The net-casting, ogre-faced spider (Deinopis spinosa) has a unique hunting strategy, as study coauthor Cornell University postdoctoral researcher Jay Stafstrom explained in a video.

They hunt only at night using a special kind of web: an A-shaped frame made from non-sticky silk that supports a fuzzy rectangle that they hold with their front forelegs and use to trap prey.

They do this in two ways. In a maneuver called a "forward strike," they pounce down on prey moving beneath them on the ground. This is enabled by their large eyes — the biggest of any spider. These eyes give them 2,000 times the night vision that we have, Science explained.

But the spiders can also perform a move called the "backward strike," Stafstrom explained, in which they reach their legs behind them and catch insects flying through the air.

"So here comes a flying bug and somehow the spider gets information on the sound direction and its distance. The spiders time the 200-millisecond leap if the fly is within its capture zone – much like an over-the-shoulder catch. The spider gets its prey. They're accurate," coauthor Ronald Hoy, the D & D Joslovitz Merksamer Professor in the Department of Neurobiology and Behavior in the College of Arts and Sciences, told the Cornell Chronicle.

What the researchers wanted to understand was how the spiders could tell what was moving behind them when they have no ears.

It isn't a question of peripheral vision. In a 2016 study, the same team blindfolded the spiders and sent them out to hunt, Science explained. This prevented the spiders from making their forward strikes, but they were still able to catch prey using the backwards strike. The researchers thought the spiders were "hearing" their prey with the sensors on the tips of their legs. All spiders have these sensors, but scientists had previously thought they were only able to detect vibrations through surfaces, not sounds in the air.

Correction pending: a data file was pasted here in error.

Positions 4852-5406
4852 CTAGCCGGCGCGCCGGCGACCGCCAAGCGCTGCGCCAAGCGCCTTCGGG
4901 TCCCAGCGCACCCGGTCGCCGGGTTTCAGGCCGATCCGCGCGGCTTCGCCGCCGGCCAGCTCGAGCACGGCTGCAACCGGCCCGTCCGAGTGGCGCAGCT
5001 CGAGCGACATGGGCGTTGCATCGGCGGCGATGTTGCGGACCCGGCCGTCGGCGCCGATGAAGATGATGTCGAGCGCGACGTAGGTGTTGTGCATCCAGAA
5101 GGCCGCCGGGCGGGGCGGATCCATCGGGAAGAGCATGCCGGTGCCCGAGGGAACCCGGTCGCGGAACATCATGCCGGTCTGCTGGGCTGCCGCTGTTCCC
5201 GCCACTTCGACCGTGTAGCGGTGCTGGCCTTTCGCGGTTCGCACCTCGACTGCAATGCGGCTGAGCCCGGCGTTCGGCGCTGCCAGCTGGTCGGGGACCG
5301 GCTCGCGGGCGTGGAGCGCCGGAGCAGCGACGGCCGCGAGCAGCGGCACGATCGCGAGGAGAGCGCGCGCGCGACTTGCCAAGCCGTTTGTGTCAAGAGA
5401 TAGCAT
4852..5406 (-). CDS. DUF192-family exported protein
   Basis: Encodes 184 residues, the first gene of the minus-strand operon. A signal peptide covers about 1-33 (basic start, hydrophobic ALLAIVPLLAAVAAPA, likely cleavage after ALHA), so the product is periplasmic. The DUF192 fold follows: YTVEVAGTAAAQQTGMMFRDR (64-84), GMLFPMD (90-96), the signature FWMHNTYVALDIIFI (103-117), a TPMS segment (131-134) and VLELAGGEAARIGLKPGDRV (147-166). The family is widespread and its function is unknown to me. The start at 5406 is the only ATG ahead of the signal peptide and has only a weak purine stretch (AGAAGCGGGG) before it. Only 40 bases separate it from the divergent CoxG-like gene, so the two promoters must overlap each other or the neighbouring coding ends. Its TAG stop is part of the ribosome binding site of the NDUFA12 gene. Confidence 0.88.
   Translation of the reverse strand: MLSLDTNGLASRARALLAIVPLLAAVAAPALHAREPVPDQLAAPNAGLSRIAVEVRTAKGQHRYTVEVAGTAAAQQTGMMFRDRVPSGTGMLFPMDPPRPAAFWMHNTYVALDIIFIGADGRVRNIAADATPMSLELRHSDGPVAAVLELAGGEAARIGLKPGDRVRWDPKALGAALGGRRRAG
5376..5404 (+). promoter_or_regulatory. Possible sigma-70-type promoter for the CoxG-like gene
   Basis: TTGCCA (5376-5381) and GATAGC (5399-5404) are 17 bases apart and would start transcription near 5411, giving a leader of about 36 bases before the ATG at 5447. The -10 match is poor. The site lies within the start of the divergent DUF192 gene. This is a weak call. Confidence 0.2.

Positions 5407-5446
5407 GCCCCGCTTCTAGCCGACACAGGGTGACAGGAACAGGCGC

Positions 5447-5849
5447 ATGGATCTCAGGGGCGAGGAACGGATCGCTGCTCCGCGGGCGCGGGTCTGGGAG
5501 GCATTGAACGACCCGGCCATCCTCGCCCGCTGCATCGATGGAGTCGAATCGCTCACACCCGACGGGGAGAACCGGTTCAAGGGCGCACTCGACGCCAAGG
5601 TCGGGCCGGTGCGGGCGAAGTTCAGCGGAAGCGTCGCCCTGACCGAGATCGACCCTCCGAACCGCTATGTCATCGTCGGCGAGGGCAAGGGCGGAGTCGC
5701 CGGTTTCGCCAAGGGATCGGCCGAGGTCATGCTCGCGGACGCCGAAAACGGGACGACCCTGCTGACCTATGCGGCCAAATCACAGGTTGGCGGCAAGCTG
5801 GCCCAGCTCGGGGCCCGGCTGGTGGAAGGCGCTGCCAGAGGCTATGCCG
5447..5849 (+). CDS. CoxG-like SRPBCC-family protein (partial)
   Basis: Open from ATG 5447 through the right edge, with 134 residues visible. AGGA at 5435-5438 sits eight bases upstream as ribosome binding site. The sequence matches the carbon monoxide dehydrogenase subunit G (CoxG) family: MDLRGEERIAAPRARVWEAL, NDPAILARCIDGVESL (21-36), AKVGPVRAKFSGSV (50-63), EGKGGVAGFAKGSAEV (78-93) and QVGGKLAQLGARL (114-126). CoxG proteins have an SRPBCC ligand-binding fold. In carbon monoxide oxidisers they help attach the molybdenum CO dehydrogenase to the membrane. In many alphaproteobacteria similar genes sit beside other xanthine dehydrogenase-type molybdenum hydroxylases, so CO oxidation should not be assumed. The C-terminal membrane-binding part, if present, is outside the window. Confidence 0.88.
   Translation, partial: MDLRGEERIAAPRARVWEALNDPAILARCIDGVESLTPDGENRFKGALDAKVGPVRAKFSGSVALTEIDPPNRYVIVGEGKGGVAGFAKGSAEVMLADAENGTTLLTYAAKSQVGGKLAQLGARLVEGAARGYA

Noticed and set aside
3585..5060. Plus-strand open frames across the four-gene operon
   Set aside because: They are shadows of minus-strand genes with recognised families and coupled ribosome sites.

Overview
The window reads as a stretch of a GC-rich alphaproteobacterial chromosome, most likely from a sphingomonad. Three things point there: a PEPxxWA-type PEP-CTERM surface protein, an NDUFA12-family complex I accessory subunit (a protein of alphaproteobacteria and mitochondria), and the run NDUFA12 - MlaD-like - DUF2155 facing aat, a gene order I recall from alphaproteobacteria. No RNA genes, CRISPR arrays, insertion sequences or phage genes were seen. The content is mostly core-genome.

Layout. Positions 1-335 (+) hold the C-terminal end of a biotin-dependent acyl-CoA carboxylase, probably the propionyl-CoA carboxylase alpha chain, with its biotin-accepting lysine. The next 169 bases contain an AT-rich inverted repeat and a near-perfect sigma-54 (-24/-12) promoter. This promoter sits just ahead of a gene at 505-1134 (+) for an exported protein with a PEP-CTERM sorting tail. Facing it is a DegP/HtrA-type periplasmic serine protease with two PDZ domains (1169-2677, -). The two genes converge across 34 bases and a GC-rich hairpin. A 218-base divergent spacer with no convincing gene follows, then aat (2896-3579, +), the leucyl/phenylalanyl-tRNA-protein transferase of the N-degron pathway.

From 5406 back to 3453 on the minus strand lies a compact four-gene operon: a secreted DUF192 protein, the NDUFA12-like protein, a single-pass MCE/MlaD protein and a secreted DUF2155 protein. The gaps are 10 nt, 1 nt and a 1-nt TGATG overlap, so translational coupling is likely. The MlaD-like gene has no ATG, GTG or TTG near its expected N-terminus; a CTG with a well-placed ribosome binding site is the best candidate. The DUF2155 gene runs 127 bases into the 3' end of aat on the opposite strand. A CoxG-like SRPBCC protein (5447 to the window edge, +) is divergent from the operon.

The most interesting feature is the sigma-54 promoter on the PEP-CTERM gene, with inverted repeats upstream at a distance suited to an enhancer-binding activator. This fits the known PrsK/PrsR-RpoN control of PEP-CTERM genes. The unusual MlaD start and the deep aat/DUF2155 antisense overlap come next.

To test how well the ogre-faced spiders could actually hear, the researchers conducted a two-part experiment.

First, they inserted electrodes into removed spider legs and into the brains of intact spiders. They put the spiders and the legs into a vibration-proof booth and played sounds from two meters (approximately 6.5 feet) away. The spiders and the legs responded to sounds from 100 hertz to 10,000 hertz.

Next, they played the five sounds that had triggered the biggest response to 25 spiders in the wild and 51 spiders in the lab. More than half the spiders did the "backward strike" move when they heard sounds that have a lower frequency similar to insect wing beats. When the higher frequency sounds were played, the spiders did not move. This suggests the higher frequencies may mimic the sounds of predators like birds.

University of Cincinnati spider behavioral ecologist George Uetz told Science that the results were a "surprise" that indicated science has much to learn about spiders as a whole. Because all spiders have these receptors on their legs, it is possible that all spiders can hear. This theory was first put forward by Walcott 60 years ago, but was dismissed at the time, according to the Cornell Chronicle. But studies of other spiders have turned up further evidence since. A 2016 study found that a kind of jumping spider can pick up sonic vibrations in the air.

"We don't know diddly about spiders," Uetz told Science. "They are much more complex than people ever thought they were."

Learning more provides scientists with an opportunity to study their sensory abilities in order to improve technology like bio-sensors, directional microphones and visual processing algorithms, Stafstrom told CNN.

Hoy agreed.

"The point is any understudied, underappreciated group has fascinating lives, even a yucky spider, and we can learn something from it," he told CNN.